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Philosophy Undergraduates Present at CURO Symposium

CURO Jonas Andrulonis

Three undergraduate philosophy students participated in this year’s annual CURO Symposium, held April 3-4 at the Classic Center in downtown Athens:

Joshua Simon Track: "Resolving the Inconsistency in the Physical and Psychological Differences of the Natural Slave and Natural Master of Aristotle's Politics" (mentored by undergraduate coordinator Athanasios Samaras)

Jonas David Andrulonis (pictured at right): "Airpods, Everyday Aesthetics, and Subjective Well-Being" (mentored by department head Aaron Meskin) 

Rohini Bose (pictured below): "Ethics of Artificial Intelligence in the Discovery Process of Litigation" (mentored by assistant professor Jeremy Davis)

CUROrohiniboseCURO offers UGA undergraduate students of all disciplines and levels an opportunity to present their research to a broader community in either poster or oral presentation formats. Awards are given for Best Paper, UGA Libraries Research, and CURO Research Mentoring. This year’s keynote speaker was Dr. Marisa Pagnattaro, UGA Vice President for Instruction and Josiah Meigs Distinguished Teaching Professor in the Terry College of Business.

"The CURO program and CURO Symposium are fabulous opportunities for undergraduates to get substantive experience doing and presenting independent research with the support of faculty mentors. We are proud of all of the philosophy students who are involved in the program and the three students who presented at this year's Symposium," says Department Head Aaron Meskin, who mentored Jonas David Andrulonis’ paper.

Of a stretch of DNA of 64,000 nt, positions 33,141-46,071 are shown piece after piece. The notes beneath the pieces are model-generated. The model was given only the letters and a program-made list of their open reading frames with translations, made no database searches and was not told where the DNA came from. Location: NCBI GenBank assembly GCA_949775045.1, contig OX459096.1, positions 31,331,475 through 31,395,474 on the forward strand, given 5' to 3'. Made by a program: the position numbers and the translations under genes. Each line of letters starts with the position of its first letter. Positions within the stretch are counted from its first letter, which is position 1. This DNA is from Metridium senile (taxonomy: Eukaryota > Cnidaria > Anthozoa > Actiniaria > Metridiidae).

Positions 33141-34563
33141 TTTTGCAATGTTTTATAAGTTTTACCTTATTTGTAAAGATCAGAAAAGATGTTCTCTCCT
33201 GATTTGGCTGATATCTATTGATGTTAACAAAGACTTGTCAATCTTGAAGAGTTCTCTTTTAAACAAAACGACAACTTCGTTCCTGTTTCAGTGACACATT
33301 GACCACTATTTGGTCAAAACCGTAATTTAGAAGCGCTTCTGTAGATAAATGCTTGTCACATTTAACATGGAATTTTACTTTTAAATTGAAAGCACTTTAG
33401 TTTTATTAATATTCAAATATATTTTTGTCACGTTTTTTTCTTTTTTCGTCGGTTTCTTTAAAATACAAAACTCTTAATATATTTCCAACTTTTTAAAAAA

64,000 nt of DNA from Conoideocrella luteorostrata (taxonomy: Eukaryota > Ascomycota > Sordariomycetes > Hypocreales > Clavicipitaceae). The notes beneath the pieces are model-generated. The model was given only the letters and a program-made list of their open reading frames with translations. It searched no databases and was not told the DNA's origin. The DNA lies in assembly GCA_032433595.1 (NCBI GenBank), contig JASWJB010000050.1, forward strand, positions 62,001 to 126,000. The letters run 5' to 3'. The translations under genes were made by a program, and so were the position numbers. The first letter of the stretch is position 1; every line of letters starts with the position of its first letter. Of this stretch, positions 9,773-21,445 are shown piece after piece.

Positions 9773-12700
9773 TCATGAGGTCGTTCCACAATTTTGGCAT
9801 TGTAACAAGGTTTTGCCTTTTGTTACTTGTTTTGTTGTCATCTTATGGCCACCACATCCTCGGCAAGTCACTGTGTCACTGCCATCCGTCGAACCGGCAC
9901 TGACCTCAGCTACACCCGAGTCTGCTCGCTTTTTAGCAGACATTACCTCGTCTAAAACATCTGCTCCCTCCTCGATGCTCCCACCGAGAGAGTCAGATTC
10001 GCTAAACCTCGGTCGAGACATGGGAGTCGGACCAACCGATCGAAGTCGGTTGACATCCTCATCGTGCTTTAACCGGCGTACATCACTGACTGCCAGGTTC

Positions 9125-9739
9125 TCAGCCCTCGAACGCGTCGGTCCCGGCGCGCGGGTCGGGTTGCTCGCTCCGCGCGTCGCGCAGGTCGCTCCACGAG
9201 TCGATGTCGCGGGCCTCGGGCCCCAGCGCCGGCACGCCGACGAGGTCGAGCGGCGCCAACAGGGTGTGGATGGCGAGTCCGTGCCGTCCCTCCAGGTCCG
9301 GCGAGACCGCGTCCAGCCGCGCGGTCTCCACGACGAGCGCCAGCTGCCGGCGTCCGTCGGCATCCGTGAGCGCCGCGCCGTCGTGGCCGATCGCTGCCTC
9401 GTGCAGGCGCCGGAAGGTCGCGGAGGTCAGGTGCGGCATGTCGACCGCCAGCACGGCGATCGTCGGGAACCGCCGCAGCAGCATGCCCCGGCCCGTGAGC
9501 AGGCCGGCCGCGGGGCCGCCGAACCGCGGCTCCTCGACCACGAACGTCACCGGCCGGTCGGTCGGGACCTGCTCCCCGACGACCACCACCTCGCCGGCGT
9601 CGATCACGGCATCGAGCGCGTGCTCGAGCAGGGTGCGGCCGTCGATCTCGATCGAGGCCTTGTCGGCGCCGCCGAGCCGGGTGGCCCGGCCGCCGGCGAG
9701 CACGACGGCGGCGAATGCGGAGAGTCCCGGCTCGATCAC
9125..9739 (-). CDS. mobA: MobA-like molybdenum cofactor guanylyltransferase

"Jonas is a first-year student who asked me last semester if he could contribute to my ongoing research project about the aesthetic dimension of social spaces and nightlife. He's been incredibly helpful in putting together an annotated bibliography for me, and—in the process of doing that—he came up with a fascinating idea about the everyday aesthetic activity of listening to music through headphones,” continues Meskin who will continue to work with Jonas as he seeks to get it published.

"I was impressed with Rohini's ability to identify and work through philosophical puzzles that arise at the intersection between artificial intelligence and the law,” says Davis of Rohini Bose’s paper. “Not much philosophical work has been written on this issue yet, which makes her project especially interesting. Rohini had the challenging task of bringing together ideas from a number of related topics and considering how they related to her question, and she did a fantastic job. It was great to see how many people came up to ask her about her project at the symposium—clearly a testament to the value and importance of her work."

Joshua Track’s paper was based on an essay written for Samaras’ Aristotle class last fall. “This was a well-argued paper which took into account the most important recent literature on the subject and Joshua even learned some Greek in order to write it!” notes Samaras.

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